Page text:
Launa Hall, in an op-ed for The Washington Post on doing lockdown drills with preschoolers:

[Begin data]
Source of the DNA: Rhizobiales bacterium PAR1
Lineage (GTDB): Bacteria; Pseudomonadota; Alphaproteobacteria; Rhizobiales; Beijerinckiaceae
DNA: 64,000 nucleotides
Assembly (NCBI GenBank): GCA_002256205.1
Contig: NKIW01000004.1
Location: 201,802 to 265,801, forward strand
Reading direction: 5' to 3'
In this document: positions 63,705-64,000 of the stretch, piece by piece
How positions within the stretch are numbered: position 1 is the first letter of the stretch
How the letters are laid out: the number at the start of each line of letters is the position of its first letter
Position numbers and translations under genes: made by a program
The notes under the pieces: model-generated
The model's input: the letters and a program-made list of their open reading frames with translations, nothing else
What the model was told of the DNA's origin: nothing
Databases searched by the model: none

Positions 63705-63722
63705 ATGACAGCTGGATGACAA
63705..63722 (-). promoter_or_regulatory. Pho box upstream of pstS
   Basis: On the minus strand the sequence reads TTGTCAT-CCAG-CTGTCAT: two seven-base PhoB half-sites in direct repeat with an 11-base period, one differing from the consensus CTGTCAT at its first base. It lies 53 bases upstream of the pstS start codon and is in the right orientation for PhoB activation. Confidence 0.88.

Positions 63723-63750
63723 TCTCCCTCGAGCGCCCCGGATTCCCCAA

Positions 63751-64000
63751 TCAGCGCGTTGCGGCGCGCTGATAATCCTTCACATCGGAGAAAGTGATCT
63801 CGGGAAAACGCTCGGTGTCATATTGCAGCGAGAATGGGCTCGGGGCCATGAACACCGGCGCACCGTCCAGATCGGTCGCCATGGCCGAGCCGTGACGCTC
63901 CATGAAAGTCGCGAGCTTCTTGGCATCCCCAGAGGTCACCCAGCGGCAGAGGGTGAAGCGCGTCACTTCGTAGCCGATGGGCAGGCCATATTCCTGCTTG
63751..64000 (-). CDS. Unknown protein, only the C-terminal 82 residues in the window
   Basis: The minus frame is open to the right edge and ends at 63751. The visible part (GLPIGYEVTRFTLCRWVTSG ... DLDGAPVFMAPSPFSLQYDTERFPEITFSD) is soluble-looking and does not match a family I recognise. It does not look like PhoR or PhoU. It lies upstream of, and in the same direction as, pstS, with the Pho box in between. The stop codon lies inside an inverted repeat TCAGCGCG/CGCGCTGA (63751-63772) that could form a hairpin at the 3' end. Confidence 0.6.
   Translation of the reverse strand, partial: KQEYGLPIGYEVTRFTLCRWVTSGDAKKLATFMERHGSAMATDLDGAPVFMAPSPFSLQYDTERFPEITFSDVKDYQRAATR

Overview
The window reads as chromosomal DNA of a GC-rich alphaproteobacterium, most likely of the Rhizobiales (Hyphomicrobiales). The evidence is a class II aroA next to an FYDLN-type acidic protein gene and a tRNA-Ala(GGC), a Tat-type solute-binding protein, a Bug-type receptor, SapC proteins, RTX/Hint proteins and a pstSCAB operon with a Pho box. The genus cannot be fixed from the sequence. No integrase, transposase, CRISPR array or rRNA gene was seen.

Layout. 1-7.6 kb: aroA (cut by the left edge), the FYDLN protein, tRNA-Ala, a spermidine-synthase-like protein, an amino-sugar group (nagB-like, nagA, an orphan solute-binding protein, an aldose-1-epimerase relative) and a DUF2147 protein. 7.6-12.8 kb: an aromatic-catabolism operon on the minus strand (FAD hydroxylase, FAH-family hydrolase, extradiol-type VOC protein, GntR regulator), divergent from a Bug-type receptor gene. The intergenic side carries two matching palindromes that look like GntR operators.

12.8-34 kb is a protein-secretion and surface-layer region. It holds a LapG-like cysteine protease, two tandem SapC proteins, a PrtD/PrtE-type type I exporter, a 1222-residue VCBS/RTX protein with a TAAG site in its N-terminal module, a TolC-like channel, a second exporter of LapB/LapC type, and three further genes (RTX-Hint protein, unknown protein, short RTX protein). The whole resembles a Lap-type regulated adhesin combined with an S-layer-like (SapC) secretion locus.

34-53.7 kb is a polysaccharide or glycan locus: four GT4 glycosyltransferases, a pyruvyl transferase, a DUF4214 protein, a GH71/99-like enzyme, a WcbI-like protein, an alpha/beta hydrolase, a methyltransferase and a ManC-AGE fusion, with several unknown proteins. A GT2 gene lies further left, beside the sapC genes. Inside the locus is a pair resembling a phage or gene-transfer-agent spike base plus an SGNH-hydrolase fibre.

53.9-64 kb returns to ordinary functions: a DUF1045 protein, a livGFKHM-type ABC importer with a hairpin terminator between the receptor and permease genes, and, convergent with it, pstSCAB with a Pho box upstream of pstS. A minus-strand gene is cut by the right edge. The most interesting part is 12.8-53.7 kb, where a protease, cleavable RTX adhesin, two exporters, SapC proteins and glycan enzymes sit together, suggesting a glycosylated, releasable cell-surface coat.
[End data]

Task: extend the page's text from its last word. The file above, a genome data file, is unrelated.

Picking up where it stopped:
When you’re guiding 4- and 5-year-olds through a drill, your choice of words can mean everything. “Activity,” not “game,” because we laugh during games, and I can’t risk introducing laughter. I don’t say “police,” because some little kids find police officers scary, and I can’t risk introducing tears. Instead, even though our principal isn’t there this day, I want them to picture his kind but purposeful face when they hear the police officers and administrators hustling down the hallway, testing the doorknob of each room. I don’t say “quiet,” because I can’t risk them shushing one another while they are crammed together, practically sitting in each other’s laps. And because it’s not quiet that’s required for this drill, but rather complete silence. As silent as children who aren’t there at all. Fire drills I get. Earthquake drills --- here in California, at least --- I get. Preparing for natural disasters make sense. "Lockdown" drills, on the other hand, are just ludicrous. This isn't to say they're unnecessary so much as they're sad. School shootings are on the rise, and it's a sad reality that preschools have to prepare for this shit too.